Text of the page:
Scott Neuman

Scott Neuman works as a Digital News writer and editor, handling breaking news and feature stories for NPR.org. Occasionally he can be heard on-air reporting on stories for Newscasts and has done several radio features since he joined NPR in April 2007, as an editor on the Continuous News Desk.

Neuman brings to NPR years of experience as an editor and reporter at a variety of news organizations and based all over the world. For three years in Bangkok, Thailand, he served as an Associated Press Asia-Pacific desk editor. From 2000-2004, Neuman worked as a Hong Kong-based Asia editor and correspondent for The Wall Street Journal. He spent the previous two years as the international desk editor at the AP, while living in New York.

As the United Press International's New Delhi-based correspondent and bureau chief, Neuman covered South Asia from 1995-1997. He worked for two years before that as a freelance radio reporter in India, filing stories for NPR, PRI and the Canadian Broadcasting System. In 1991, Neuman was a reporter at NPR Member station WILL in Champaign-Urbana, IL. He started his career working for two years as the operations director and classical music host at NPR member station WNIU/WNIJ in DeKalb/Rockford, IL.

Reporting from Pakistan immediately following the September 11, 2001 attacks, Neuman was part of the team that earned the Pulitzer Prize awarded to The Wall Street Journal for overall coverage of 9/11 and the aftermath. Neuman shared in several awards won by AP for coverage of the December 2004 Asian tsunami.

A graduate from Purdue University, Neuman earned a Bachelor's degree in communications and electronic journalism.

Austin Rogers is not your typical Jeopardy! champion.

Sure, he's got brains — answering rapid-fire trivia in the form of a question to the tune of $278,000 in winnings.

Updated at 4 p.m. ET

Police and the FBI acknowledge that they are not much closer to a motive in this week's massacre in Las Vegas after the girlfriend of shooter Stephen Paddock said she had little to offer investigators.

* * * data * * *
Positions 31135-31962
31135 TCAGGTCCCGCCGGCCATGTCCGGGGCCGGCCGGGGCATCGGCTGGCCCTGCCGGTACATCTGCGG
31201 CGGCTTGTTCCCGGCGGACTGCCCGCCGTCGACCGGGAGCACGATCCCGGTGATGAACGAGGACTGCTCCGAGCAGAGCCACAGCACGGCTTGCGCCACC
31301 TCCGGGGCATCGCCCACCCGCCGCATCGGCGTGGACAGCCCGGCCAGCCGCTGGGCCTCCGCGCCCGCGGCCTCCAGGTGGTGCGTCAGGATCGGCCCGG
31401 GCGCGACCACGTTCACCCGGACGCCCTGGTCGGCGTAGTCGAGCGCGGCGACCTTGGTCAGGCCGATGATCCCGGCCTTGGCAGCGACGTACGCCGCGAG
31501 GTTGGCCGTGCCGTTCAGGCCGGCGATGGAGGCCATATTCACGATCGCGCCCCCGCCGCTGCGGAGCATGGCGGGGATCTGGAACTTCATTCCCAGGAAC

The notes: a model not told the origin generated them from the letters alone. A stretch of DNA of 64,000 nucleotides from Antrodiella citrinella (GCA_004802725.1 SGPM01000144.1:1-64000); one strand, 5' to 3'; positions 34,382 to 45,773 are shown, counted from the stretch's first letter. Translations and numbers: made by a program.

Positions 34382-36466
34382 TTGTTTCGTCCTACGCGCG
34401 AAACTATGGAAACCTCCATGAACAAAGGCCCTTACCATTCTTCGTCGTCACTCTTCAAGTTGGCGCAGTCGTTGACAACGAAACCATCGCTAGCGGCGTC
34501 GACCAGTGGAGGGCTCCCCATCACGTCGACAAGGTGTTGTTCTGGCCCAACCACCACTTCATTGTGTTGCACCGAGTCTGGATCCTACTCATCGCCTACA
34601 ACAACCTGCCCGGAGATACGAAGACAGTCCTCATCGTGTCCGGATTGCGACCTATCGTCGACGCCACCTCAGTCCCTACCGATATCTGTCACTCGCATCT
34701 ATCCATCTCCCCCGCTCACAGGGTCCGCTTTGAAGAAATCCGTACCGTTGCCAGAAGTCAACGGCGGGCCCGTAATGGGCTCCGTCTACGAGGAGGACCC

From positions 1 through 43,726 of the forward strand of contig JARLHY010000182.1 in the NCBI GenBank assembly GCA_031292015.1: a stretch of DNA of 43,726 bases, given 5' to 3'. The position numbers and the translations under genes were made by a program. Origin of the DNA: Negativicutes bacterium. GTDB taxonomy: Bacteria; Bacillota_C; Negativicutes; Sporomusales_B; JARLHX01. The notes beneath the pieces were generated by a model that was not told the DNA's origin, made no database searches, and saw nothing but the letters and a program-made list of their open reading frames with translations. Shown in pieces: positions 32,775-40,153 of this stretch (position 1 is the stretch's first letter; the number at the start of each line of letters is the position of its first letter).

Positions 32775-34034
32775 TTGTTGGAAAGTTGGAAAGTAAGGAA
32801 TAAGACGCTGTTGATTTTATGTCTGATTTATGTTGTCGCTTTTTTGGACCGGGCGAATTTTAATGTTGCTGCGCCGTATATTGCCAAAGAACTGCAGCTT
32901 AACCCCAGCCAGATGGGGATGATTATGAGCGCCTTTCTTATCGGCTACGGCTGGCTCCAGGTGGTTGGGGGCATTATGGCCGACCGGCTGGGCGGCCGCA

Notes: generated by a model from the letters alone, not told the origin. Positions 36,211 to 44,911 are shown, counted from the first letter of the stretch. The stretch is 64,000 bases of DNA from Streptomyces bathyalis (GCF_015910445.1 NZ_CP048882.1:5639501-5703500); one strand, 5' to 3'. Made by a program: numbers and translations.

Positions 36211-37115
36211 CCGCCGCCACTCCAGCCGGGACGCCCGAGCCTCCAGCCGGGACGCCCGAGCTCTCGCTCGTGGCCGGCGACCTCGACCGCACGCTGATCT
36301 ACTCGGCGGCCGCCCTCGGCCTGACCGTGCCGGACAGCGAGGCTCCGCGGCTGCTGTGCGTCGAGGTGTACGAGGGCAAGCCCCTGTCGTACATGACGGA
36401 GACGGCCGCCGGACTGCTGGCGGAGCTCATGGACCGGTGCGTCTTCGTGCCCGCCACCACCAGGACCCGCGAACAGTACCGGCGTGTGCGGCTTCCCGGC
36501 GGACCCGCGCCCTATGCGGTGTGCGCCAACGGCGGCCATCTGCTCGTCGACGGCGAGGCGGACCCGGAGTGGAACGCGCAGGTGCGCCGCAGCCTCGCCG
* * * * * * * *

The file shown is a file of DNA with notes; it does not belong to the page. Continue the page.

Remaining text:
Authorities say that Paddock — who sprayed gunfire from his 32nd-floor hotel room on Sunday, killing scores and wounding hundreds — kept to himself and stayed away from social media, leaving virtually none of the usual breadcrumbs that investigators typically rely on in such cases.

Updated on Tuesday at 5:35 p.m. ET

Stephen Craig Paddock, the 64-year-old white man who police say carried out the worst mass shooting in modern U.S. history Sunday night on the Las Vegas Strip moved frequently, buying and selling property in several states. But the twice-divorced retiree had one vein that seems to run through the middle of his itinerant lifestyle — a love of gambling.

In the wake of deadly collisions between U.S. warships and commercial vessels, the Navy is issuing new orders that instruct its commanders operating in congested waterways to switch on an identifying beacon to help avoid crashes.

Updated at 5:30 p.m. ET

The State Department has ordered more than half of its staff in Cuba to leave after at least 21 Americans were victims of what senior U.S. officials call "specific attacks." The order applies to all nonessential U.S. Embassy personnel and their families.

The department also issued a warning on Friday advising Americans not to travel to Cuba.

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